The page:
For the record: I'm ok, and I will be ok - even though it's ok to not be ok, OK?
In a perfect storm of circumstance, it's somewhat ironic that today on Mental Health Awareness Day, I'm finding myself feeling rather low, and rather vulnerable.
Post overseas holiday fatigue, seasonal changes, a state of ambiguity about my future has left me in a vague holding pattern of low mental health and general wellness. Not feeling bad, but not feeling awesome either, especially after the highs of amazing holiday seeing parts of the world I'd never seen before. Friends not doing well in different ways, most due to poor mental health, and another due to deteriorating general health also compounds the mood. On top of that, it seems a lot of my disabled friends have been having to put up ads looking for support staff as some of their workers have for various reasons, left. A recent blog post from kiwi disability blogger Philip Patson (tw: suicide) left me thinking and nodding my head for how true it was. How vulnerable being a disabled person can be when you need support, how the difference between having it and not is the difference between a good or ok day and bad day, and how scary, frustrating, difficult, and/or dangerous it can be to be at the whims of the people supporting you. How no matter how many plans and contingencies you might have in place (if you're lucky enough to have the resources to do so in the first place!), they can all fall through so easily and leave you quite literally stranded. At the point of reading that blog, I was empathetic but felt fortunate that I still had one reliable support person working for me and the situation was hypothetical. I did have two, but one left several months ago and my efforts to replace her had gone nowhere. Until today...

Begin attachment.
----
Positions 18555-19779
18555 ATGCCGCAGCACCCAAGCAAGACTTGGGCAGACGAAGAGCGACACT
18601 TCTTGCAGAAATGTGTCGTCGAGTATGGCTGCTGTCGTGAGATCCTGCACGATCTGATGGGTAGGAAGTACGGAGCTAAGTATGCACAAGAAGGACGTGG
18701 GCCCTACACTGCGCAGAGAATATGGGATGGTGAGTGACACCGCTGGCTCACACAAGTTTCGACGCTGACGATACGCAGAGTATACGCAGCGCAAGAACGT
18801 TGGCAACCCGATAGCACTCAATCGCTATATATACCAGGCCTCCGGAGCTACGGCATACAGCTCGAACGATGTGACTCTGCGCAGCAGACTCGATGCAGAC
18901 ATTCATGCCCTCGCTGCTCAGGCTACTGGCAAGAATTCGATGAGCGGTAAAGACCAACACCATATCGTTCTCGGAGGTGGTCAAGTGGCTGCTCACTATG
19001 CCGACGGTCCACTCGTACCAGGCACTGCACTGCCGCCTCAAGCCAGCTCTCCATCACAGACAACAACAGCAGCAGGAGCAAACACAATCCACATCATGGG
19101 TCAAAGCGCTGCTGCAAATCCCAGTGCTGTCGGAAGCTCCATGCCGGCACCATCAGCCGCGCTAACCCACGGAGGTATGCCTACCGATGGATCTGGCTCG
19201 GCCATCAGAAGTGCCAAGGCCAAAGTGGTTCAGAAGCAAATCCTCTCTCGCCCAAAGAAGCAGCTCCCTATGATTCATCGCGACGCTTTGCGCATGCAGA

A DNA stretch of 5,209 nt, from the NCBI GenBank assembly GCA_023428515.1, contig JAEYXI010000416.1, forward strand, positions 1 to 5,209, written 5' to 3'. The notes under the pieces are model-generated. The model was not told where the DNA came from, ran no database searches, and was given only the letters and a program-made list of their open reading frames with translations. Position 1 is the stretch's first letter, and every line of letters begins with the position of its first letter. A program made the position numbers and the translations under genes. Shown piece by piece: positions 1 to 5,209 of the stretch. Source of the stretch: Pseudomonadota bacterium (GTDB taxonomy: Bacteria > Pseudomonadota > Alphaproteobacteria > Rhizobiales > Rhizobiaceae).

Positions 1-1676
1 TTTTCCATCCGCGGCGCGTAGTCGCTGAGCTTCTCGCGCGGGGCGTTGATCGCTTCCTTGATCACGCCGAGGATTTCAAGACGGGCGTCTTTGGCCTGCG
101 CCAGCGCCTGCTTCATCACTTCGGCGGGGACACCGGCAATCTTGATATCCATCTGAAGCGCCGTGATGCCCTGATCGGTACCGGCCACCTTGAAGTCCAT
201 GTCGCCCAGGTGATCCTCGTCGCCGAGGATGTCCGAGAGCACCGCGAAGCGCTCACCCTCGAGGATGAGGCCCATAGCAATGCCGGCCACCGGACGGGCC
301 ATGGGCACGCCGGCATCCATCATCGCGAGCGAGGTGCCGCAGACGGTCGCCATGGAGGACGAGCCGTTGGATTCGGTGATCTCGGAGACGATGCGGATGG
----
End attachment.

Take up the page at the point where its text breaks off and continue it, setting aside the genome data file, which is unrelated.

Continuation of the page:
|credit: Eduard Militaru|
[Image of pale pink curtains half closed over a window with a
small pot plant in a white dish on the window sill. The view
out the window is blurred in the background.]
Which brings me to the Mental Health Awareness Week. I don't know anyone who isn't aware of Mental Health. Maybe that speaks more to the circles I run in, but as a person with multiple mental illness diagnoses over the years, I'm increasingly cynical of the awareness campaigns, because awareness only goes so far. Just like awareness of support needs only goes so far. I'm aware I have support needs, I need there to be support available. Most of us with mental health issues are aware we have them, there just isn't support available or accessible (namely affordable!). I'd like to see less focus on awareness and more on action - in both areas.